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Indian dairy Industry - a profile

Today, India is 'The Oyster' of the global dairy industry. It offers opportunities galore to
entrepreneurs worldwide, who wish to capitalize on one of the world's largest and fastest
growing markets for milk and milk products. A bagful of 'pearls' awaits the international
dairy processor in India. The Indian dairy industry is rapidly growing, trying to keep pace
with the galloping progress around the world. As he expands his overseas operations to
India many profitable options await him. He may transfer technology, sign joint ventures or
use India as a sourcing center for regional exports. The liberalization of the Indian
economy beckons to MNC's and foreign investors alike.

India’s dairy sector is expected to triple its production in the next 10 years in view of
expanding potential for export to Europe and the West. Moreover with WTO regulations
expected to come into force in coming years all the developed countries which are among
big exporters today would have to withdraw the support and subsidy to their domestic milk
products sector. Also India today is the lowest cost producer of per litre of milk in the world,
at 27 cents, compared with the U.S' 63 cents, and Japan’s $2.8 dollars. Also to take
advantage of this lowest cost of milk production and increasing production in the country
multinational companies are planning to expand their activities here. Some of these milk
producers have already obtained quality standard certificates from the authorities. This will
help them in marketing their products in foreign countries in processed form.

The urban market for milk products is expected to grow at an accelerated pace of around
33% per annum to around Rs.43,500 crores by year 2005. This growth is going to come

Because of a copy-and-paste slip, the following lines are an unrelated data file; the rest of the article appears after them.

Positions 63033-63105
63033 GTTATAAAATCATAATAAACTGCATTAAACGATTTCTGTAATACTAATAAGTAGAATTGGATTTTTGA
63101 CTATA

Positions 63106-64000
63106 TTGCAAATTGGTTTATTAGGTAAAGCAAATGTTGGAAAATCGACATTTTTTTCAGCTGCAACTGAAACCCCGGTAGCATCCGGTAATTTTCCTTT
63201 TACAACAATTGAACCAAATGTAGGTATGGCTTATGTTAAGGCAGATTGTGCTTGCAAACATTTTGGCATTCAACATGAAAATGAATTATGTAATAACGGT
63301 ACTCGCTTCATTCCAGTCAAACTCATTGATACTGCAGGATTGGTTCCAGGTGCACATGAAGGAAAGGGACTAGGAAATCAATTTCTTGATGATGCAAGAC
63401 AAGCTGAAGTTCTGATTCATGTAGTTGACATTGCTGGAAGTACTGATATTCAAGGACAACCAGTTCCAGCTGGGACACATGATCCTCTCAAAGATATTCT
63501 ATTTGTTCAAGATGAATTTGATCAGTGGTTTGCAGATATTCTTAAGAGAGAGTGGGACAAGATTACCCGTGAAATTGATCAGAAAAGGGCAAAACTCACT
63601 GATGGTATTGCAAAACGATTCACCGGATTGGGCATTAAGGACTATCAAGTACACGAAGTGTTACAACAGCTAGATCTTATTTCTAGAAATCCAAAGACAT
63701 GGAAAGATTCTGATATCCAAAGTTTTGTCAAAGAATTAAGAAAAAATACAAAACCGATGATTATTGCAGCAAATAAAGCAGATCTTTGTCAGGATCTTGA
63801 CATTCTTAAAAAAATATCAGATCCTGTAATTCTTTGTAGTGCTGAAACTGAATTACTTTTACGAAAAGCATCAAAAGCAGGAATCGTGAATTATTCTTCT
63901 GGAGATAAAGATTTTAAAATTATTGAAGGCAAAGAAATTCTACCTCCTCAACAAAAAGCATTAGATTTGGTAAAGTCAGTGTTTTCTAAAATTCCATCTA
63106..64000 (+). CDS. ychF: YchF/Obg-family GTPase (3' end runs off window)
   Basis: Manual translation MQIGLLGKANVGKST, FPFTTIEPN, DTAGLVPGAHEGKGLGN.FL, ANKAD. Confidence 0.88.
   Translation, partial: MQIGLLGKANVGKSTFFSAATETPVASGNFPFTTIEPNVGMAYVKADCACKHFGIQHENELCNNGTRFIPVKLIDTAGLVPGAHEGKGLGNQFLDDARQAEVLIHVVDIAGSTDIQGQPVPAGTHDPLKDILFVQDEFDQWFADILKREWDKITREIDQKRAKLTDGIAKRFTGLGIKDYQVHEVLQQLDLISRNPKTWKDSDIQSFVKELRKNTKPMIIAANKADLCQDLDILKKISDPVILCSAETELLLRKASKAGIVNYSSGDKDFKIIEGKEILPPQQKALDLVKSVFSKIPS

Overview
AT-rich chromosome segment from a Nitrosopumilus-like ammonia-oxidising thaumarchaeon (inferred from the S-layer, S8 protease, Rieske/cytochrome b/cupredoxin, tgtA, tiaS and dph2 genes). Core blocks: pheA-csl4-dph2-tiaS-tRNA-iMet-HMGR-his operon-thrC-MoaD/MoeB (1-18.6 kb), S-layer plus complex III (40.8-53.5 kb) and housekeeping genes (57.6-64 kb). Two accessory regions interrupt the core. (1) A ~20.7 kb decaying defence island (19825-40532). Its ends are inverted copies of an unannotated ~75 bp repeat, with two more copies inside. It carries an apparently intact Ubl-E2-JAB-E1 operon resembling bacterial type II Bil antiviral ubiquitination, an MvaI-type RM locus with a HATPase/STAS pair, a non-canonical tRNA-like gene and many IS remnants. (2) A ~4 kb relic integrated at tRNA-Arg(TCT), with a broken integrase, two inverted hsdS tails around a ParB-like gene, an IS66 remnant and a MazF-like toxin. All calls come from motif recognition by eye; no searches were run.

from the greater emphasis on the processed foods sector and also by increase in the
conversion of milk into milk products. By 2005, the value of Indian dairy produce is
expected to be Rs 10,00,000 million. Presently the market is valued at around


India with 134mn cows and 125mn buffaloes, has the largest population of cattle in the
world. Total cattle population in the country as on October'00 stood at 313mn. More than
fifty percent of the buffaloes and twenty percent of the cattle in the world are found in India
and most of these are milch cows and milch buffaloes.

Indian dairy sector contributes the large share in agricultural gross domestic products.
Presently there are around 70,000 village dairy cooperatives across the country. The co-
operative societies are federated into 170 district milk producers unions, which is turn has
22-state cooperative dairy federation. Milk production gives employment to more than
72mn dairy farmers. In terms of total production, India is the leading producer of milk in the
world followed by USA. The milk production in 1999-00 is estimated at 78mn MT as
compared to 74.5mn MT in the previous year. This production is expected to increase to
81mn MT by 2000-01. Of this total produce of 78mn cows' milk constitute 36mn MT while
rest is from other cattle.

While world milk production declined by 2 per cent in the last three years, according to
FAO estimates, Indian production has increased by 4 per cent. The milk production in India
accounts for more than 13% of the total world output and 57% of total Asia's production.
The top five milk producing nations in the world are India ,USA, Russia, Germany and

Although milk production has grown at a fast pace during the last three decades (courtesy:
Operation Flood), milk yield per animal is very low. The main reasons for the low yield are

• Lack of use of scientific practices in milching.

Source: amul profile